evaluating their implications for biblical Christian identity.

4.2 OVERVIEW OF PLURALIST MODELS

In the last decades of the past century, some theologians within both

camps have advocated a more radical shift from traditional Christianity. The

pluralist models depart from Christian truth-claims. I have chosen two

outstanding pluralists, John Hick and Paul Knitter. Together, their models

represent fairly the substance of pluralist views on religious pluralism.

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4.2.1 John Hick

Hick‟s earlier paradigm shift was a rejection of the traditional Catholic and

Protestant models alike. Hick pretended to write his view as a demand of “the

demythologized modern mind” (Hick 1973:104). For Hick (1973:131, 1993:78),

the ecclesiocentrism of the Catholic Church that conditioned salvation to one‟s

integration to the Roman Church, and the Protestant christocentric dogma on

salvation are outdated. A theocentric model should be substituted for the

christocentric traditional approach to religions, according to Hick (1999a:329,

330). Radicalizing the Kantian distinction between noumenon and

phenomenoniv, he provided his model the rationale for hypothesizing that God is

unknowable. It is from this epistemic hypothesis that Hick interprets religious

traditions as various culturally-conditioned perceptions of the Real, all being

irreducibly different from the “Real as it is” (Hick 1973:131; 1996:49). Religious

traditions are therefore kept at equidistance from God (Hick 1996:50). So Hick

can safeguard a parity system levelling out all religious traditions.

Hick designed a God-centred model with Christianity and all religious

traditions moving as planets around a God-centred Universe, so placing

Christianity on equal footing, “among” (Hick 1993:48) other religious traditions.

But this God-centred model displayed still Christian characteristics, not neuter

enough for some theistic and non theistic faiths (Nash 1994:35). Under such

charge, Hick realized the limitations of his Copernican model for non-theistic

faiths since he needed an all-encompassing parity model embracing all religious

traditions (Netland 2001: 225). He therefore made a more radical move by

replacing God by Ultimate Reality. In Disputed Questions (1993), Hick defines

the Ultimate as “That beyond which there is nothing further”, and he adds, “But

then this could be simply the physical universe (including ourselves)” (Hick,

1993:164).

4.2.2 Paul Knitter

Paul Knitter, in my view, echoes Hick‟s pluralism to a great extent. Their

views evolved following the same pattern: Knitter, like Hick, moved from

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christocentrism to a theocentric model (Knitter 1987:184). Knitter‟s rationale is

that the Christian claims of “uniqueness” and “superiority” of traditional

Christianity is outdated (Knitter 1987:6). Knitter, in fact, endorses Hick‟s

application of the Kantian distinction between noumenon and phenomenon by

interpreting religious traditions as “maps”, not “the territory itself” (Knitter

2002:220). But even Hick‟s Ultimate Reality still raises the acute problem of the

„ontological ultimate‟ (Plantinga 1999:341). Knitter therefore bypassed the

problem by proposing a more practical model called ‛soteriocentric‟ or

„regnocentric‟ model (Knitter 1987:184). In fact, Knitter‟s theology was already

influenced by proponents of the theology of liberation (Knitter 1983:145). This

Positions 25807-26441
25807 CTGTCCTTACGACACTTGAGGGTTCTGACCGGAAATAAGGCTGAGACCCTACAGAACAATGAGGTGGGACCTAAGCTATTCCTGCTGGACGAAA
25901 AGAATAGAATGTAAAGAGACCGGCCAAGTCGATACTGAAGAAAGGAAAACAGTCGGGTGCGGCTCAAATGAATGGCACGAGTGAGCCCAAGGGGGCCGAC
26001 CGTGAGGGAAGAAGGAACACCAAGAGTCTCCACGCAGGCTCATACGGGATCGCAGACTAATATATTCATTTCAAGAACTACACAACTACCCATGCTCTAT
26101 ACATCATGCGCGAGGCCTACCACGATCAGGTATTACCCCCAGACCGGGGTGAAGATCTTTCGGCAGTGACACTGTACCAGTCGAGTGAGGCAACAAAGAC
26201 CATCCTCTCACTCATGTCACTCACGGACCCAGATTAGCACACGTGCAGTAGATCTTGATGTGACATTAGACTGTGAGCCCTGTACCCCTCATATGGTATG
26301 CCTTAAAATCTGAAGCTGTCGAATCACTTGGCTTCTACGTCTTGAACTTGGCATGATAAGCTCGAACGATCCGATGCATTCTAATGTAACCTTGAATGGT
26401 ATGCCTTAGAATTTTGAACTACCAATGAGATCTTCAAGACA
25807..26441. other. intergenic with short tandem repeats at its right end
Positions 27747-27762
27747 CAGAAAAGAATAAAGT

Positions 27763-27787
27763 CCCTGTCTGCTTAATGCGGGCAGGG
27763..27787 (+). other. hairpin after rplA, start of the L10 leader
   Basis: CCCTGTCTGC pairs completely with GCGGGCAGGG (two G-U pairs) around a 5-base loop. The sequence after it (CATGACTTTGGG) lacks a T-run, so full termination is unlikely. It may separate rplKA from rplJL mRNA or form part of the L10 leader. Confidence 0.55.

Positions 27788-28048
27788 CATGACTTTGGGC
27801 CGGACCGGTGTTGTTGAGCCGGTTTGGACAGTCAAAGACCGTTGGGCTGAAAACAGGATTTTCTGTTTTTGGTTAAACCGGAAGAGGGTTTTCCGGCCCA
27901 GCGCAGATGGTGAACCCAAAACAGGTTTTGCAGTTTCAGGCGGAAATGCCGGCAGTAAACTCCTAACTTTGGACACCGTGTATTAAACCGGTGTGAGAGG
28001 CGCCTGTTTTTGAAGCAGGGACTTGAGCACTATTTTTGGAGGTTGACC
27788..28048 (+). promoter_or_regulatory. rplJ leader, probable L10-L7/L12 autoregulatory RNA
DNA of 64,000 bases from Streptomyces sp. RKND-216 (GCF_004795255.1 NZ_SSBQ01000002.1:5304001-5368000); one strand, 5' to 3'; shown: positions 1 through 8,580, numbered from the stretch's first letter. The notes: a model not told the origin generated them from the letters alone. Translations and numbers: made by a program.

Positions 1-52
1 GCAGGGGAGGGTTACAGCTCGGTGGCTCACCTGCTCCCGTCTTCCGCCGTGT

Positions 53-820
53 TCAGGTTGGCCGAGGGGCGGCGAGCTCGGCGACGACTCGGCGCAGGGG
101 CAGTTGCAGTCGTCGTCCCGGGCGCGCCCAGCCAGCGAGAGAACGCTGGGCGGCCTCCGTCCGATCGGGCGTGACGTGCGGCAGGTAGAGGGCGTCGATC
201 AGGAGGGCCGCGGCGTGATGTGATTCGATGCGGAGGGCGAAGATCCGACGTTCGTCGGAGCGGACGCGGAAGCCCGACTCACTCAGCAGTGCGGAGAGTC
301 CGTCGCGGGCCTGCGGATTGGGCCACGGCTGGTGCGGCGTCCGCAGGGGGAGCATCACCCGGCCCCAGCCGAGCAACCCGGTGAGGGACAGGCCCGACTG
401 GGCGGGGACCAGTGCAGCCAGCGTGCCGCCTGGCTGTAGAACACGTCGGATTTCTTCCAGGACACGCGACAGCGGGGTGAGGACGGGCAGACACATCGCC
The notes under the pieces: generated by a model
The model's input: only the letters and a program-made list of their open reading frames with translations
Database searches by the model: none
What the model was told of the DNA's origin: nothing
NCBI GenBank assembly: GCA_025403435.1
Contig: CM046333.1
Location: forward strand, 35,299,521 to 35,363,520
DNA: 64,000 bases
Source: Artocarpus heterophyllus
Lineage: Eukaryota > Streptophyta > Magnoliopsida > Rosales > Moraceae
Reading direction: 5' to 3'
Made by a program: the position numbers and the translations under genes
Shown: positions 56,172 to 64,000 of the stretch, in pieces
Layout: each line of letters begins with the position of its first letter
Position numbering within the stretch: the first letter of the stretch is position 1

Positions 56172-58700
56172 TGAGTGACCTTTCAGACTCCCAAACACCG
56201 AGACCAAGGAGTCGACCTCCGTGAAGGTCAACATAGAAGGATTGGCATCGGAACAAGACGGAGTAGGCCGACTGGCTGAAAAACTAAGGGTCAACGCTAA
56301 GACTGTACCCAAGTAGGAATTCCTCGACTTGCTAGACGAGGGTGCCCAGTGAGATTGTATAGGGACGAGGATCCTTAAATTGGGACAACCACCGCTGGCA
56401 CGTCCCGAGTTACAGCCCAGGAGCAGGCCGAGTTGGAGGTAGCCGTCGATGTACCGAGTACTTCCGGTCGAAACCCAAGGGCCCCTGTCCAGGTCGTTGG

regnocentric model emphasizes the „Reign of God‟, as its central themev, and a

radical optionvi for the poor and the oppressed as its rallying concern (Knitter

1987:181). Knitter calls all religions to focus and be committed to the central

aim of the „Reign of God‟ which, according to him is “the eco-human well-being”

(Knitter 2004).

4.2.3 Summing up

John Hick is the leading proponent of radical pluralism. He defends a

Christian model of religious pluralism that aims at reformulating the Christian

faith to fit into a strict parity-system for all religious traditions. The

epistemological rationale of his model he found by radicalizing Kant‟s distinction

between noumenon and phenomenon (Hick 1973:131 1996:49, 50). Hick, first,

tried to secure his model by postulating a radical ineffability of the Divine that

keeps all religious traditions at equidistance from Transcendence (Hick

1996:50). He then moved to what he equates to a Copernican revolution, by

shifting from the so-called christocentrism to theocentrism (Hick 1993:48). Later

on, he considered this theocentric model unfit for non-theistic religions as well

as for some monotheistic faiths (Nash 1994:41; Netland 2001:225). Hick

reshaped his model therefore proposing since then his own defined perception

of Transcendence he calls „Ultimate Reality‟, as a rallying universal to replace

God at the centre of his model (Hick 1993:164).

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Knitter, though prominent among the pluralist theologians, is one who in

many ways espouses Hick‟s thought. His progression takes almost the same

process. Like Hick, he distanced himself from the so-called christocentrism of

traditional Christianity to adopt a theocentric model (Knitter 1987:184). His

theocentric model then articulated not only God as the „common ground‟ of the

religions, but also „salvation/liberation‟ as their „common goal‟ (Knitter

2002:209). Later, he welcomed Hick‟s idea of „Ultimate Reality‟. But given the

ontological problem of the ultimate Knitter preferred finally a more practical

approach by stressing a „common goal‟ as the rallying motive of the religions in

dialogue. Knitter identifies God‟s Reign as the „common goal‟ of all religions in

his more recent works (Knitter 1987:184). He gives priority to dialogue under